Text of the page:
The yuan fell in Hong Kong’s offshore market by the most in 15 months and the onshore spot rate retreated from a 19-year high as China stepped up scrutiny of cash transfers from abroad.
Warning notices will be sent out to trading companies whose goods and capital flows do not match, as well as to those that are bringing large amounts of funds into China, the State Administration of Foreign Exchange said in a statement dated yesterday. Chinese lenders must boost foreign-exchange positions when loan-to-deposit ratios for overseas currencies exceed reference levels, the currency regulator said.
The offshore yuan declined 0.4% to 6.1790 per dollar as of 5:20 p.m. in Hong Kong, the biggest loss since January 2012, according to data compiled by Bloomberg. It is still 0.7% stronger than at the start of this year and touched a record 6.1516 today. The yuan weakened 0.18% in Shanghai to close at 6.1667, the steepest decline since December, according to the China Foreign Exchange Trade System.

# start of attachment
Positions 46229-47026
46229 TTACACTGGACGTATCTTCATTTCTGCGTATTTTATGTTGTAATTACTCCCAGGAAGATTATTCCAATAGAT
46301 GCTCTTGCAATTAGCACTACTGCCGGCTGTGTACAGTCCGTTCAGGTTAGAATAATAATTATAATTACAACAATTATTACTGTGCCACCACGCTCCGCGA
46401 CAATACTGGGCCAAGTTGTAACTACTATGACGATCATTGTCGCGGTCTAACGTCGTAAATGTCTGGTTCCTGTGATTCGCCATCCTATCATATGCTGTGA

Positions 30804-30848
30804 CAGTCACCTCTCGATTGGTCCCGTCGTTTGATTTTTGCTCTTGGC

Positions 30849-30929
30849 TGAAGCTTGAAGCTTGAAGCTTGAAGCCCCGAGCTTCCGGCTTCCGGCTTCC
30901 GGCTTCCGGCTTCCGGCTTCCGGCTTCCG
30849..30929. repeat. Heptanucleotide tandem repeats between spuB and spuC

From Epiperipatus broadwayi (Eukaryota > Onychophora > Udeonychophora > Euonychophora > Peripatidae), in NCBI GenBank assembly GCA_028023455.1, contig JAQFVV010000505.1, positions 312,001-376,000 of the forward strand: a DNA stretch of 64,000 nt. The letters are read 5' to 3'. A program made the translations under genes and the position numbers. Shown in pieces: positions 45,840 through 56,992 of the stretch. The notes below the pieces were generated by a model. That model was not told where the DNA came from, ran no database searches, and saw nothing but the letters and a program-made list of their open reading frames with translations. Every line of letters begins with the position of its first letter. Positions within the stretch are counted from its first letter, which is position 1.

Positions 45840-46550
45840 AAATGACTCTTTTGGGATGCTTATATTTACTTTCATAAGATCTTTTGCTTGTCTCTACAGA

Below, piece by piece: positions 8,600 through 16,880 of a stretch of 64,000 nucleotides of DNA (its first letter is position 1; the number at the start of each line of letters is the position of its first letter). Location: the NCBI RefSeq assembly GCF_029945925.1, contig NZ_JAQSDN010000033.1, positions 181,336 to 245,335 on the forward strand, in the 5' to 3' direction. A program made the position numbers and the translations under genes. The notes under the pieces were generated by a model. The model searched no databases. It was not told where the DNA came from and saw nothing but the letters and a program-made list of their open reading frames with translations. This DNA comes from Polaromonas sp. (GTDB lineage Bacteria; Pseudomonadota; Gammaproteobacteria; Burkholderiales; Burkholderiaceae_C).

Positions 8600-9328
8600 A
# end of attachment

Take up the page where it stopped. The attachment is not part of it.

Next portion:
“We could see demand for dollars surge on the SAFE statement,” said Liu Dongliang, a senior analyst at China Merchants Bank Co. in Shenzhen. “We can’t tell what the actual impact is, as the situation could be different for individual banks. Yet we do see more dollar demand now.”
The onshore rate touched 6.1521 a dollar today, the strongest level since the government unified official and market exchange rates at the end of 1993. The currency has rallied 1% this year.
Exporters and importers that are issued SAFE’s warnings have 10 days to explain the need for their transactions and those who fail to comply or are unable to provide satisfactory proof will then be placed on the regulator’s so-called B list, which means their activities will be closely monitored for at least three months.
SAFE said it will “conduct on-site verifications and checks for clues of abnormal capital inflows” and will “severely punish those who use fake documents.” The agency also told banks to “enhance checks to uncover behaviors such as forging fake trade deals” among clients.
“If the market perceives that China’s authorities are clamping down more aggressively on renminbi appreciation, then the positive sentiment that has been building around the currency could fade,” Paul Mackel and Ju Wang, Hong Kong-based strategists at HSBC Holdings Plc, wrote in a research note. The increased scrutiny of foreign-exchange flows suggests recent yuan gains have breached “a level of tolerance,” HSBC said.
The People’s Bank of China set the daily reference rate 0.06% stronger at 6.2114 per dollar. The currency is allowed to diverge a maximum 1% from the fixing. Twelve-month non-deliverable forwards slid 0.28% to 6.2411, a 1.2% discount to the onshore exchange rate.